Netanyahu: PMO didn't authorize Ofer contacts with Iran

Prime minister says he first heard about the affair from a journalist; says "there was no permission; we have clear policies on the matter."

Netanyahu Somber Speech 311 (photo credit: Moshe Milner / GPO)
Netanyahu Somber Speech 311
(photo credit: Moshe Milner / GPO)
Prime Minister Binyamin Netanyahu denied ever authorizing the Ofer brothers' sale of an oil tanker to Iran or having any prior knowledge of the affair, speaking at a meeting of the Knesset Foreign Affairs and Defense Committee on Monday.
The Prime Minister's Office did not authorize the contacts between the Ofers' company and Iran, Netanyahu said. "I found out about it from a journalist's question," adding that after checking with members of his staff authorized to deal with such matters, "there was no permission for any contact or delivery to Iran." "We have clear policies on this matter," he added.
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Earlier Monday, a senior official told Israel Radio that he government will not approach the US on behalf of the Ofer brothers. The official said that Israel cannot approach the US government because Jerusalem has been the strongest voice calling for sanctions against Iran, with whom the Ofer brothers are accused of doing business. He added that requests were made to the government to act on behalf of the Ofers, but they were summarily turned down.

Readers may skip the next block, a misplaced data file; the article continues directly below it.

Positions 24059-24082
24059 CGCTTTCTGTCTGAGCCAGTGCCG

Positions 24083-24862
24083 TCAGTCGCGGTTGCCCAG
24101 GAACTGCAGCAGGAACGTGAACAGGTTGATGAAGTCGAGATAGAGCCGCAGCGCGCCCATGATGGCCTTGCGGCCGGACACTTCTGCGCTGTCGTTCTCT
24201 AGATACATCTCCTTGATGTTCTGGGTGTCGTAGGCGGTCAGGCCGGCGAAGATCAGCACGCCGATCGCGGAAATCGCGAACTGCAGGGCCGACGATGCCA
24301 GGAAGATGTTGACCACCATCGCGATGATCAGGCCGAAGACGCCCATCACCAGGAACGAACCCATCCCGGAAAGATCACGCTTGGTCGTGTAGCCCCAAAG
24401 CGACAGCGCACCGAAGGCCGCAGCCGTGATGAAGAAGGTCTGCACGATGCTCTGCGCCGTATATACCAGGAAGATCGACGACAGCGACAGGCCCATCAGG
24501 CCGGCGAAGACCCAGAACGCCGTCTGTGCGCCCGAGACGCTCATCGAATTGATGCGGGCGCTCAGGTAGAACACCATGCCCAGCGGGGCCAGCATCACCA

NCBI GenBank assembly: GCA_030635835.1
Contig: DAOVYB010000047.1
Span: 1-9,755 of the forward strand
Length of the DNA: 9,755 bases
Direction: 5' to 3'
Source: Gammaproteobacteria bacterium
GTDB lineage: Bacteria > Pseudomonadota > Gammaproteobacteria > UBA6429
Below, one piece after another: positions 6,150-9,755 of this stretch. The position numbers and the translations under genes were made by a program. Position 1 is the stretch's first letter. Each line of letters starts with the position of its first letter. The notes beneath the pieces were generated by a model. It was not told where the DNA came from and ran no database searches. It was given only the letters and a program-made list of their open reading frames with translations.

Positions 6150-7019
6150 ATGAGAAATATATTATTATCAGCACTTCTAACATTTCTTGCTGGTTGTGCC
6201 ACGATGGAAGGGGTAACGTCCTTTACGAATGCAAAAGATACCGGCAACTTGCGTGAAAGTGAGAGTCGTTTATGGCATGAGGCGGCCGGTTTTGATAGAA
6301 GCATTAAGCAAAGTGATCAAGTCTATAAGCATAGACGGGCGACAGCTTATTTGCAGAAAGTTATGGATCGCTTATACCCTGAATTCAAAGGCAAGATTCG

Chairman of the Knesset Finance Committee Carmel Shama HaCohen added that, it's not permissible that on the one hand, the Ofer brothers contribute to the welfare of the State of Israel, and on the other hand, caused damage to it. Shama added that there's no chance that the government can remain uninvolved in the affair. The Knesset Economic Committee was scheduled to discuss the affair on Tuesday.
“A situation whereby a leading Israeli company – or a company linked to it – is trading with Iran at a level that leads the US State Department to sanction it, is a dangerous and a strategic black hole in the Israeli effort to halt the Iranian nuclear project,” said Shama HaCohen a day before.
On Sunday, quality-government watchdog, Ometz, called both Attorney General Yehuda Weinstein and State Comptroller Micha Lindenstrauss to initiate comprehensive investigations into all Israeli-based companies doing business with Iran – and into the government authorities under whose watch such alleged transactions took place.